That dark cloud that has been hanging over the University of Arizona men’s basketball program the last three years is about to turn into a full-blown, lightning-and-thunder rain storm.
Yesterday, the NCAA issued a Notice of Allegations that could lead to devastating Level 1 penalties.
The rolling thunderclouds that precede a storm like this began to take shape over the Tucson campus in September of 2017 when Emanuel ‘Book’ Richardson was named as one of four college assistant coaches indicted following a multi-year FBI investigation of bribery in college sports.
The sprawling, nation-wide corruption probe had focused on payments that had allegedly been made to the families of recruits in exchange for a guarantee that the player would attend a specific college.
Richardson, a long-time assistant to head coach Sean Miller, an association that began when Miller was head coach at Xavier before taking the Arizona job in 2009, was arrested and charged with taking $20,000 in bribes that summer, using some of it to pay one or more high school recruits, and keeping the rest. He was immediately suspended by the UofA program and soon after fired.
The focus of attention then, understandably, turned to Miller, who has a reputation as a being a top recruiter, pulling in a top-10 recruiting class each of the previous seven years. It was an obvious question to ask whether his success in that area had anything to do with money under the table.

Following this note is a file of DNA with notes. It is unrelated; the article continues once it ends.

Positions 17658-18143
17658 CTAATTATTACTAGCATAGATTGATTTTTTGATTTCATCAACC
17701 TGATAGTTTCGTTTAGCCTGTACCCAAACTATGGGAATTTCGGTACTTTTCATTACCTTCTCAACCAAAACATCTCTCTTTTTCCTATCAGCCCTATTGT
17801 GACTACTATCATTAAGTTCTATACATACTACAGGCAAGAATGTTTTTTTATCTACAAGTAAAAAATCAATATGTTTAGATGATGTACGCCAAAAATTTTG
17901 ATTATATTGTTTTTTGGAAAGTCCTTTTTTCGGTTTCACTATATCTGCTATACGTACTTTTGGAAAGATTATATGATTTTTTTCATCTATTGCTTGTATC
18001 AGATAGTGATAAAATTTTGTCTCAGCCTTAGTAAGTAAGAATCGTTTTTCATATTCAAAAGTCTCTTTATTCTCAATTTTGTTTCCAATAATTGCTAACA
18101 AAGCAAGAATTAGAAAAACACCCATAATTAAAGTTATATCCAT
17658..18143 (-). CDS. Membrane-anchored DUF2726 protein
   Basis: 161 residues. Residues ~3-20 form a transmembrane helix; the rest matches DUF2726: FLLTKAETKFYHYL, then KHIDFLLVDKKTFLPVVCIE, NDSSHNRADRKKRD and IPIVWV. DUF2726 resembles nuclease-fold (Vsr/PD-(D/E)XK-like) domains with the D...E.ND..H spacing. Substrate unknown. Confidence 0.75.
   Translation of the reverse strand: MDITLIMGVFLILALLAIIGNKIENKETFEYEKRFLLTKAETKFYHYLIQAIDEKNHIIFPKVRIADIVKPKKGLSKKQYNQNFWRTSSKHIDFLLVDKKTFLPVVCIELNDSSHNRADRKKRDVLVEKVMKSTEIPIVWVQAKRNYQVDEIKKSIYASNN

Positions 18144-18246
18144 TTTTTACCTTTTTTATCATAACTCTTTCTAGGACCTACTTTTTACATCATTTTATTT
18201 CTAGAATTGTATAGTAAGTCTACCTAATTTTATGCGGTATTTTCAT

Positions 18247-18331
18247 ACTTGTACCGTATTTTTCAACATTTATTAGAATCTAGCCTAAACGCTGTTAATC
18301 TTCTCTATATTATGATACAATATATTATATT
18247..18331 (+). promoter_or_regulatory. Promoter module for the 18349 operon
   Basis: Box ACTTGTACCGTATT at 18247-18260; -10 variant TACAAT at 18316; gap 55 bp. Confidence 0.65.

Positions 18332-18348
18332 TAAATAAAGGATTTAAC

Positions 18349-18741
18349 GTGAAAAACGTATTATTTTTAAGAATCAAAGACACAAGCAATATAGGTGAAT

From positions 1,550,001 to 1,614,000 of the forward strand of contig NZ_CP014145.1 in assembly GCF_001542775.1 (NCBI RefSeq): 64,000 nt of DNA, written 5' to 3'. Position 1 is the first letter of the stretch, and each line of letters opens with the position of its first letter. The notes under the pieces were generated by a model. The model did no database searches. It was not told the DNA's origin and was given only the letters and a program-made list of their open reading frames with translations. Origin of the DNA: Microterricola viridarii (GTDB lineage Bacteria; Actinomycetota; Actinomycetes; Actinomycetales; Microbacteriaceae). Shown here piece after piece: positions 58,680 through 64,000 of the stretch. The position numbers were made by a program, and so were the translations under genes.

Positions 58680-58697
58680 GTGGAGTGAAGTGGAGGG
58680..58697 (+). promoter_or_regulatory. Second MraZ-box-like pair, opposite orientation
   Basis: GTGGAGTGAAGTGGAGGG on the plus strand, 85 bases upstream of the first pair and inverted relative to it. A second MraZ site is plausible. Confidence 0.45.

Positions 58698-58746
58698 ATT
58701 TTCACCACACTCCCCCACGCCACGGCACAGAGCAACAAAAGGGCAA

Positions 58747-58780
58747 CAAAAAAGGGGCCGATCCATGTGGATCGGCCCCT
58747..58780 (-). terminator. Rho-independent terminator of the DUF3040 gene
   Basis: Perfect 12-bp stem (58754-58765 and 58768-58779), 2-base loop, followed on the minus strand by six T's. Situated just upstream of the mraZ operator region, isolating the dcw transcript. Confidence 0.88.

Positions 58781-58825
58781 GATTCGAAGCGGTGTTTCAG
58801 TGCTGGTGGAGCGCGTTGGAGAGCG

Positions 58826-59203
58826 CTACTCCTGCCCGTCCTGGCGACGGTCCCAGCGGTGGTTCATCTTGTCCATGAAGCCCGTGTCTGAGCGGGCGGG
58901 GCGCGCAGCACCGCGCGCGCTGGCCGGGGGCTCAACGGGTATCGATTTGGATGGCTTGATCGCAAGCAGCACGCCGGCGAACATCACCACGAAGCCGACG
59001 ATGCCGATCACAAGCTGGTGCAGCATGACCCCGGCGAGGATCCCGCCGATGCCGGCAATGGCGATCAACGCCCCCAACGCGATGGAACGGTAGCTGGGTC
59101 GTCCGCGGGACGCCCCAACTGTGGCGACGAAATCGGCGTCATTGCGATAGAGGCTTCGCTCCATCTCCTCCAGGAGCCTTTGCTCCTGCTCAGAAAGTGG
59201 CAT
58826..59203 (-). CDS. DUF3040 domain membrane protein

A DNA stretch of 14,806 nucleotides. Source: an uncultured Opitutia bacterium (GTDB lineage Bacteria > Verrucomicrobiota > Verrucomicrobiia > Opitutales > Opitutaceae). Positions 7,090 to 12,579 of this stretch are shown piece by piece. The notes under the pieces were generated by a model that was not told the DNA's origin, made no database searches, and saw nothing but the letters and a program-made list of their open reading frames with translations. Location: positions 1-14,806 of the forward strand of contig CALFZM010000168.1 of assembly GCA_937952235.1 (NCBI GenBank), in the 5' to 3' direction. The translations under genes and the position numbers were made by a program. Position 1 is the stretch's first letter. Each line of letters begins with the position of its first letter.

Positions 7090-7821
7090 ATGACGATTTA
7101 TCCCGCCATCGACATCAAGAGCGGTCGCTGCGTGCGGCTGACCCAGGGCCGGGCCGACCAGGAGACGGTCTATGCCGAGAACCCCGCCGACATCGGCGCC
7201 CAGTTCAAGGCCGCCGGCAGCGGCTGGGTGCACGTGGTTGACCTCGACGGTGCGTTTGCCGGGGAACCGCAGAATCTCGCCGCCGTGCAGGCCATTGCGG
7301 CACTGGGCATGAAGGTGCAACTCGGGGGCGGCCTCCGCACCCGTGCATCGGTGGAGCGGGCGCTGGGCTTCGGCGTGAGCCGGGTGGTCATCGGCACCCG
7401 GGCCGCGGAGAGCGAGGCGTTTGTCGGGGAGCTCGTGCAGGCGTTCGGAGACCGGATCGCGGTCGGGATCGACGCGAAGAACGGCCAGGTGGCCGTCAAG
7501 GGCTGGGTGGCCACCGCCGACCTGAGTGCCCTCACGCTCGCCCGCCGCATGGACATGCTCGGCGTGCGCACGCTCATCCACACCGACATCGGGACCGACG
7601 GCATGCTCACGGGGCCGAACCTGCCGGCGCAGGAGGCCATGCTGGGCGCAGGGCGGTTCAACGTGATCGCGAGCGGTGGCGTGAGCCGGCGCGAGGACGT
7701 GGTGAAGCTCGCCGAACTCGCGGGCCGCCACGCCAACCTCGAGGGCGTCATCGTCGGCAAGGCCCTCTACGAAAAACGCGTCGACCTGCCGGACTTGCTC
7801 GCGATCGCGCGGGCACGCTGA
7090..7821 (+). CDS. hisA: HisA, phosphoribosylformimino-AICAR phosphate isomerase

Within weeks, the university hired an outside law firm to begin an independent review of the allegations and also brought in outside counsel to assist the college with the Department of Justice criminal investigation underway.
And then they issued a statement of support for their head coach, “based on the facts that we know at this time.”
But within several months, in February of 2018, the school was stunned by an ESPN report that Miller was caught on an FBI wiretap discussing with a sports agent a $100,000 payment to steer the nation’s No. 1 prospect, Deandre Ayton, to his program. Ayton played a season with the Wildcats before declaring for the NBA draft.
The 51-year-old coach, who is entering his 12th season directing the Wildcat program, denied the allegations and, despite being mentioned in a couple of trial proceedings since then, his school has continued to stand by him while awaiting the next step in the process.
That time is finally here. The issuance of the notice was made public yesterday, although the university has declined to release information about the possible charges, which could result in a variety of penalties, including a ban on postseason play. By law, the school is required to release that information.
The NCAA has also not released the document, citing confidentiality rules. So media speculation is running rampant.
Now, there is more wait time ahead. The university will have 90 days to respond to the notice, and then the NCAA has another 60 days to address the school’s response.
In the meantime, Miller and his team will continue preparing for the upcoming season.
That dark cloud will still be hanging there. Only now it’s become much more ominous.
(Photo: Arizona Athletics)